Okay, while I DID mention that consistency was important with any great game company, I didn’t mean it had to be a company that was STILL making consistently great games. But back in the 90s (The entire decade, really) Sega was pumping out hits like nobody’s (except Nintendo’s) business, never taking a single moment to wipe off its brow with the back of its arm. Sonic the Hedgehog ushered in the Genesis generation, but the company was making great hits way before that, with the Sega Master System. And quite frankly, even with the stumbling Saturn, they STILL made great hits all the way up to the Sega Dreamcast in 2001. Sega now makes games for other companies, and while most of those games leave much to be desired (Sonic anything, 2001 to present), they’re still able to churn out a hit once every blue hedgehog colored moon.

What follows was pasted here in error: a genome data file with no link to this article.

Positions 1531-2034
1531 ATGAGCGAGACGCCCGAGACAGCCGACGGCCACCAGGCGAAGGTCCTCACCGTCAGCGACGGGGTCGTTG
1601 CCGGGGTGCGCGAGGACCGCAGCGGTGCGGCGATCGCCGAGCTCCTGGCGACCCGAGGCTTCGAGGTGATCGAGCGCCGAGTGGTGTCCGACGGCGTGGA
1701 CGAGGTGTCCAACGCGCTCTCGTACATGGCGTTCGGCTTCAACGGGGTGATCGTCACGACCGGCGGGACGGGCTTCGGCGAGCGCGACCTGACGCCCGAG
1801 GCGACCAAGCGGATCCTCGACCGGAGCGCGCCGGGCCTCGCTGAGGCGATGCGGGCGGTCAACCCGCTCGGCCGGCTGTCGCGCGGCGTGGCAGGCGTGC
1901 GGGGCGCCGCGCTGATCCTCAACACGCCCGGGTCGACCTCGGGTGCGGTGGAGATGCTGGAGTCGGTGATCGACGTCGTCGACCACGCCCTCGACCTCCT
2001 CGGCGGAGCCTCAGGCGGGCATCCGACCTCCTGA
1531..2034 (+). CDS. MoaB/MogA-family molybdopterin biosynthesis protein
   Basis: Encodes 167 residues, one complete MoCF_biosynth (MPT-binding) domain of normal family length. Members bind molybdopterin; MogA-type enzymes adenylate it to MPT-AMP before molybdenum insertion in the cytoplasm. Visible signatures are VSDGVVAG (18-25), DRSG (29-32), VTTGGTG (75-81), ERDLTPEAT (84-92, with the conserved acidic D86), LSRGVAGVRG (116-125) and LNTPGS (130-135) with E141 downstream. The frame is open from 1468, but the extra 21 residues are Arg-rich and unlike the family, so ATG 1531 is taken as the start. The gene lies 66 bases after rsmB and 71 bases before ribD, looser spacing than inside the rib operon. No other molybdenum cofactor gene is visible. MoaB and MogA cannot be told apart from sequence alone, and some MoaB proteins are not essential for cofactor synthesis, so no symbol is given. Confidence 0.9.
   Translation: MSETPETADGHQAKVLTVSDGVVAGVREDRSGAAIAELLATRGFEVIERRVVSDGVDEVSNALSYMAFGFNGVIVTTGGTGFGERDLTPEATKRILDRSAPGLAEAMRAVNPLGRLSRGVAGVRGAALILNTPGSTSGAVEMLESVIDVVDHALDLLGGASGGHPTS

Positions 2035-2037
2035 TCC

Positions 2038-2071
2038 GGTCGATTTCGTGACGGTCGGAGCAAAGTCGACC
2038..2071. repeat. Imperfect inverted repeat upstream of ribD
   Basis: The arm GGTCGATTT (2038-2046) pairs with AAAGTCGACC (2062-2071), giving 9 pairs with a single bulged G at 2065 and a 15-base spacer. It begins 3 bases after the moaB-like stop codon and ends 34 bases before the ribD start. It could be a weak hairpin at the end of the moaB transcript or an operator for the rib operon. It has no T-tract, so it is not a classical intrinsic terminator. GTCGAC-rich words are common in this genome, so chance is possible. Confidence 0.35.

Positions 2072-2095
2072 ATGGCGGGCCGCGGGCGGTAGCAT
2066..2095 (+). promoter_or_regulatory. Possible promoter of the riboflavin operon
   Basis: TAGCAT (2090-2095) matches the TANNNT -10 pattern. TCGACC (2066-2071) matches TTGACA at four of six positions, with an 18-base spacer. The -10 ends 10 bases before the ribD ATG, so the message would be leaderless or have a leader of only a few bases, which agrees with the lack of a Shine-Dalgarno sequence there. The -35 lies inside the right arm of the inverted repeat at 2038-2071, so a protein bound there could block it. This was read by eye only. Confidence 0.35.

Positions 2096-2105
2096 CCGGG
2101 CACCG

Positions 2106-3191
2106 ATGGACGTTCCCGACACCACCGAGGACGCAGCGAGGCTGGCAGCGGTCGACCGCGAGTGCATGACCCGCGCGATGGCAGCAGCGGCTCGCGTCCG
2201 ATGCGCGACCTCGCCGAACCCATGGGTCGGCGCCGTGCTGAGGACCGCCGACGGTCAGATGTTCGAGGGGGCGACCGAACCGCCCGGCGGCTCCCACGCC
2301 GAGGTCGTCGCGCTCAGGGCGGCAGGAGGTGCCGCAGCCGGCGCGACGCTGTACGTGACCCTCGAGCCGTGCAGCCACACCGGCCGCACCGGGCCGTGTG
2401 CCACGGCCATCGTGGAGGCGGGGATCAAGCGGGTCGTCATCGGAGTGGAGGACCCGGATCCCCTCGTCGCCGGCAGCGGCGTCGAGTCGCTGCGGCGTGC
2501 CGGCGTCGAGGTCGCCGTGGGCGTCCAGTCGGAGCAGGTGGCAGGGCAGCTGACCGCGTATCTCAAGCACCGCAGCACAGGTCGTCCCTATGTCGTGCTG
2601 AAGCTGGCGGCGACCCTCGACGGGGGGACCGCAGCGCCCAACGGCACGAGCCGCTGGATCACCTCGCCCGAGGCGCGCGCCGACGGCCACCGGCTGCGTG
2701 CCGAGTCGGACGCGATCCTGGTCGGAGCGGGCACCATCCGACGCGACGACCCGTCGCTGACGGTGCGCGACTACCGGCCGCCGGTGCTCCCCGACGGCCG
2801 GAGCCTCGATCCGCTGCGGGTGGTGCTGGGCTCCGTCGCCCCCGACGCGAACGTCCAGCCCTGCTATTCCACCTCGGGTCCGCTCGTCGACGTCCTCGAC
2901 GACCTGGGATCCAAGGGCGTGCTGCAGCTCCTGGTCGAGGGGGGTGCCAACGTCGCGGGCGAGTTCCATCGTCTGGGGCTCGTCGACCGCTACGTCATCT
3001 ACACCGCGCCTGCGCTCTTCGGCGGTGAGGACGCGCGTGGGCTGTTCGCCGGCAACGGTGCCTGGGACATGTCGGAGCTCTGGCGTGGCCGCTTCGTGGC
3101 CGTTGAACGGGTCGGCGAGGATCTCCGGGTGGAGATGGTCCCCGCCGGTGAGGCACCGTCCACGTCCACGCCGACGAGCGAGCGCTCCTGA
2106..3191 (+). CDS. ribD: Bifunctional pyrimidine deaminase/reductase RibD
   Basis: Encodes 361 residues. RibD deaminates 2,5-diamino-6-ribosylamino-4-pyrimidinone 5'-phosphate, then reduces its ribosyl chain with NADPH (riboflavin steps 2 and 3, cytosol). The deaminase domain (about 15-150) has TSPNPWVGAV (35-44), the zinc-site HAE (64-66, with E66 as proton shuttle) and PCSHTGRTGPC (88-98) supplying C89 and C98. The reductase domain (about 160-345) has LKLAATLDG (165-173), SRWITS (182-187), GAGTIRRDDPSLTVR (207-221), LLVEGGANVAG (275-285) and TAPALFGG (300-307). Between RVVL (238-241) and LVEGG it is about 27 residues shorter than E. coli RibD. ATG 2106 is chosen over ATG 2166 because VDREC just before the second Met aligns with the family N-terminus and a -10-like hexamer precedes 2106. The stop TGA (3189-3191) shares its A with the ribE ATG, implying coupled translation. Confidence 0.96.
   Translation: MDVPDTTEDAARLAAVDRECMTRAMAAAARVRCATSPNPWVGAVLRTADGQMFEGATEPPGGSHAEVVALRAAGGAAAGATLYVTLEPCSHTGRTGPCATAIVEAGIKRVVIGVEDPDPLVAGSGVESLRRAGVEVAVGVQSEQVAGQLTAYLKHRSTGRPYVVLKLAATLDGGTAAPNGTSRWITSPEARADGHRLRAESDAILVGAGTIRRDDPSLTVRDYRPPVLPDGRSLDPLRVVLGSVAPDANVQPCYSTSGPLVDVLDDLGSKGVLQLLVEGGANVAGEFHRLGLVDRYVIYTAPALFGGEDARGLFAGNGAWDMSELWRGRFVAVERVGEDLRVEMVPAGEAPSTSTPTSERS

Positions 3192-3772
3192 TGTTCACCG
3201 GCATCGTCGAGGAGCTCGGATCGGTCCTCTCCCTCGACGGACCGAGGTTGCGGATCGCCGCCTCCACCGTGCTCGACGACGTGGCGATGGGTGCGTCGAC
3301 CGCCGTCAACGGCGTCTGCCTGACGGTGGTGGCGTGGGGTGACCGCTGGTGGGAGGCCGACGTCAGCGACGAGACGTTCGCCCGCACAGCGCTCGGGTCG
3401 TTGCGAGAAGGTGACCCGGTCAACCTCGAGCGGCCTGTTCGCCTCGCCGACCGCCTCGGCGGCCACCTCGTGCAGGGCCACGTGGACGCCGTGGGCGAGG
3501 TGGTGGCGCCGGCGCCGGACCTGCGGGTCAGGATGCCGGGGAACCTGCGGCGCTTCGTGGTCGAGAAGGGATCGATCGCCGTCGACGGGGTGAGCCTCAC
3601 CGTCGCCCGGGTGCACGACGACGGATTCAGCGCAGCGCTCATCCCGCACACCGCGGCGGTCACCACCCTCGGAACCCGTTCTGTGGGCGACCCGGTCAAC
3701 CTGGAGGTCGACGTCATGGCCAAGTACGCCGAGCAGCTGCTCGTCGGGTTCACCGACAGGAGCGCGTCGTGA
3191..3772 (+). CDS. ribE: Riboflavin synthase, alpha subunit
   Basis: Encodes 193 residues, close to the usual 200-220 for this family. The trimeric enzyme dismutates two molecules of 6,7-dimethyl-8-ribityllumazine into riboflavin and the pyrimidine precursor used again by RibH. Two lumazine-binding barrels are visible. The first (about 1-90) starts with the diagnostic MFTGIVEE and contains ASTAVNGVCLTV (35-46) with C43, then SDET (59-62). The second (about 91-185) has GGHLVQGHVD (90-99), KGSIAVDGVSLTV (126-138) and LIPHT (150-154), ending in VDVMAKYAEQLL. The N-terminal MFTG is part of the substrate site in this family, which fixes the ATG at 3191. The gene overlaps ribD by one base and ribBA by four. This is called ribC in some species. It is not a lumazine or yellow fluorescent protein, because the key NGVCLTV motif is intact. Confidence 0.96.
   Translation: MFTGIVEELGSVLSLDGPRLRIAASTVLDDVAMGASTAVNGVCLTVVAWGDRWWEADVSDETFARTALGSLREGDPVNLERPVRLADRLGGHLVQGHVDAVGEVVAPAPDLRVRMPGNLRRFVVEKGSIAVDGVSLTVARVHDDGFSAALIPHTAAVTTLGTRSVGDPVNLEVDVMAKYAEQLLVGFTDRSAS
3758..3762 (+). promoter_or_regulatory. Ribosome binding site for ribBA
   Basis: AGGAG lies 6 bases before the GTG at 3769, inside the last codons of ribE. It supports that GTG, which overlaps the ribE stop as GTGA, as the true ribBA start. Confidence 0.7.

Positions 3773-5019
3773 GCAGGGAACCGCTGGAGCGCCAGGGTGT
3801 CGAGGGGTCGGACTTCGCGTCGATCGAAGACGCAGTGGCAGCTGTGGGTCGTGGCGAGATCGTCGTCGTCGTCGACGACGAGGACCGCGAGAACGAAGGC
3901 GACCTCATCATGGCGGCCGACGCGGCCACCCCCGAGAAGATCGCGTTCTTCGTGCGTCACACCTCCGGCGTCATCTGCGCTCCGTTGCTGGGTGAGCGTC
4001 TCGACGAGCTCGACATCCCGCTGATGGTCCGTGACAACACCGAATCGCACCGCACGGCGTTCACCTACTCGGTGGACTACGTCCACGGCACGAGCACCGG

Here’s another stellar company that’s seen its heyday come and go. Back in the mid 90s, you couldn’t go to an arcade and not find a Midway game somewhere totally packed with unctuous, smelly gamers. I mean, come on, the company had everything going for it in every genre. You had your light gun shooters (Area 51), your off the wall sports games (NBA Jam), your fighters (Mortal Kombat 1-4), and even your racers (Cruis’n USA). Anybody who disagrees with this entry on the top ten best video game companies of all time is either too young to have ever gone to an arcade, or is a liar. Which one do you happen to be? Be honest…
When Square teamed up with Enix, it was big news…In Japan, at least. And this was because it meant the cohesion of the house of Final Fantasy, and the house of Dragon Quest (Or, Dragon Warrior, as most Americans first heard of it as). While the joint company does have its faults sometimes (Releasing all those FF’s as single releases for the DS is a cheap trick, Square!), they’re usually on the ball with their releases, usually putting out a
[[ kingdom hearts ]] <="" i=""> for every slightly boring Infinite Undiscovery that goes out on store shelves. And lest we forget all those classic Dragon Warriors and Chrono Trigger/Chrono Cross games? I think not. Those titles alone get this company a pretty high spot on the list.